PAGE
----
Emily Grotta UAHC Department of Communications 212.650.4221 firstname.lastname@example.org
Encourages Reform Synagogues To Become Caring, Supportive Communities
Unveiled at UAHC Biennial
BOSTON, MA, December 5, 2001
- A new program book that encourages Reform Jewish congregations to become
caring communities, reaching out to aid members going through difficult periods
in their lives, such as such as illness, death, divorce, and single parenting,
was unveiled today as part of the Union of American Hebrew Congregations' 66th
Biennial Assembly in Boston.
Becoming a Kehilat
Chesed: Creating and Sustaining a Caring Congregation was created through
the UAHC's Department of Jewish Family Concerns and published by the UAHC Press.
It features a guide on how to create a "caring community" program in eight
steps, and suggests programs currently in use within UAHC
Programs suggested in the
book include support groups for the bereaved and those afflicted by illnesses,
chavurah groups for older adults, congregational hospital visits, and groups
that help combat self-destructive behavior in teenagers. In all, Becoming a
Kehilat Chesed offers the titles and descriptions of more than 30 successful
caring community programs implemented by Reform congregations across North
"The strength of the
community has always been an essential part of Judaism," says Rabbi Richard
Address, Director of the Department of Jewish Family Concerns. "By strengthening
the bonds of community within their members, synagogues can work to create
communities that address the needs of those who are alienated or in pain, to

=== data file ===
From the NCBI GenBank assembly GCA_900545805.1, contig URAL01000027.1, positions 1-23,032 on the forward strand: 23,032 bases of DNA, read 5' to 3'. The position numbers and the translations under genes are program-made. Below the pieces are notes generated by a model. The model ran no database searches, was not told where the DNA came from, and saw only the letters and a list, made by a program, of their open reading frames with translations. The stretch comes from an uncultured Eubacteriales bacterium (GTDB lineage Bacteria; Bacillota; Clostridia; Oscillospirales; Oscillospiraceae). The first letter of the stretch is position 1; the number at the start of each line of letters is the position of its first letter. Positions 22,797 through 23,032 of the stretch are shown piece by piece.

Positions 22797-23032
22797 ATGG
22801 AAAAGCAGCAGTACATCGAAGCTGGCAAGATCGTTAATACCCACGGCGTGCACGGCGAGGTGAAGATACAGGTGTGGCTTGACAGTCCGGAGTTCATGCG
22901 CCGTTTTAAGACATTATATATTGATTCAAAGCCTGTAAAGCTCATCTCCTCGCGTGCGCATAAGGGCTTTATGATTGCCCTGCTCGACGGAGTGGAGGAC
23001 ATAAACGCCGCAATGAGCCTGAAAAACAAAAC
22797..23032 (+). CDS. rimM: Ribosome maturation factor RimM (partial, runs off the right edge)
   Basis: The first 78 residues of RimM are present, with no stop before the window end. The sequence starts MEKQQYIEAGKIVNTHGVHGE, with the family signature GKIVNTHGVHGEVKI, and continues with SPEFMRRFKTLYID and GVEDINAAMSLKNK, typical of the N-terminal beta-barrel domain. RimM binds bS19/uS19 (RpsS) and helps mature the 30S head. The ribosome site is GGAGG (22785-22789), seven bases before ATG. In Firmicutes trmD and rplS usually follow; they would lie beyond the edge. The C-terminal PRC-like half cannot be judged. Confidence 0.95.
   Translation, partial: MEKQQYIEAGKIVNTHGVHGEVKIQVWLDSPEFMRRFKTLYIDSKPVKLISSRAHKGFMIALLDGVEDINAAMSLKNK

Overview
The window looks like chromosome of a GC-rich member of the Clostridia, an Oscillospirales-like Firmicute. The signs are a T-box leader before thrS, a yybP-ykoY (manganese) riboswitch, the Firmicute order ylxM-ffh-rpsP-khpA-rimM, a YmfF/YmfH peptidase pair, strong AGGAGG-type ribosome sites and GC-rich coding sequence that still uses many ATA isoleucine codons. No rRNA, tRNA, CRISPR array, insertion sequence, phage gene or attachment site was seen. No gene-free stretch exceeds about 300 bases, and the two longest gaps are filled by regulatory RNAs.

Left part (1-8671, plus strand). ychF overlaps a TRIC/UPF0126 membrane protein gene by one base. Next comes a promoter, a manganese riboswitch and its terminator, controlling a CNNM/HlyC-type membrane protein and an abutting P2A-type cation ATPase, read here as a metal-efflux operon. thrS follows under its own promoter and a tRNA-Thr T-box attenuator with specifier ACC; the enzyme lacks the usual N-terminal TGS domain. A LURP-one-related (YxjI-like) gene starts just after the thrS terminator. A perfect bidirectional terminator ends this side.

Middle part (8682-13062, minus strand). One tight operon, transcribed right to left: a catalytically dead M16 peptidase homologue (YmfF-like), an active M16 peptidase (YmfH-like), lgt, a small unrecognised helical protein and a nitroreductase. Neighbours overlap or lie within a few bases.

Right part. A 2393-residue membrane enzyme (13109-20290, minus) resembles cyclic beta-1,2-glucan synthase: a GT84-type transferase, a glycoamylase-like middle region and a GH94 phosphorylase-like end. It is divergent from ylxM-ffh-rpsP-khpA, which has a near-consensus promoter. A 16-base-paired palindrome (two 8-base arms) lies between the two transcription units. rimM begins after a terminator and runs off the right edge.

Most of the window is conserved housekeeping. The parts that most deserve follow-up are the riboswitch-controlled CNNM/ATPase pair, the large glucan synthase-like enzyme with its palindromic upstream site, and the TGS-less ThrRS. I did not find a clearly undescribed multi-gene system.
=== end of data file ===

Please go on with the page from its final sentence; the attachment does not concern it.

give them places for healing and places to feel connected to their roots, to
their spirituality, and to Reform Judaism."
Becoming a Kehilat
Chesed is part of a major
initiative launched by the UAHC. This past April, the Union held "The
Synagogue as a Center for Healing and Caring," a two-day conference at which
rabbis and healing professionals advised synagogue leaders on how to initiate
caring community programs in their congregations. In addition, nine workshops at
the UAHC Biennial focus on creating caring communities, with sessions on how
synagogues can best serve special-needs children; create a chevra kadisha; and
provide services for caregivers.
The Union of
American Hebrew Congregations is the central body of Reform Judaism in North
America, representing over 1.5 million Reform Jews in over 900 congregations.
UAHC services include camps, music and book publishing, outreach to unaffiliated
and intermarried Jews, educational programming, and the Religious Action Center in Washington, DC..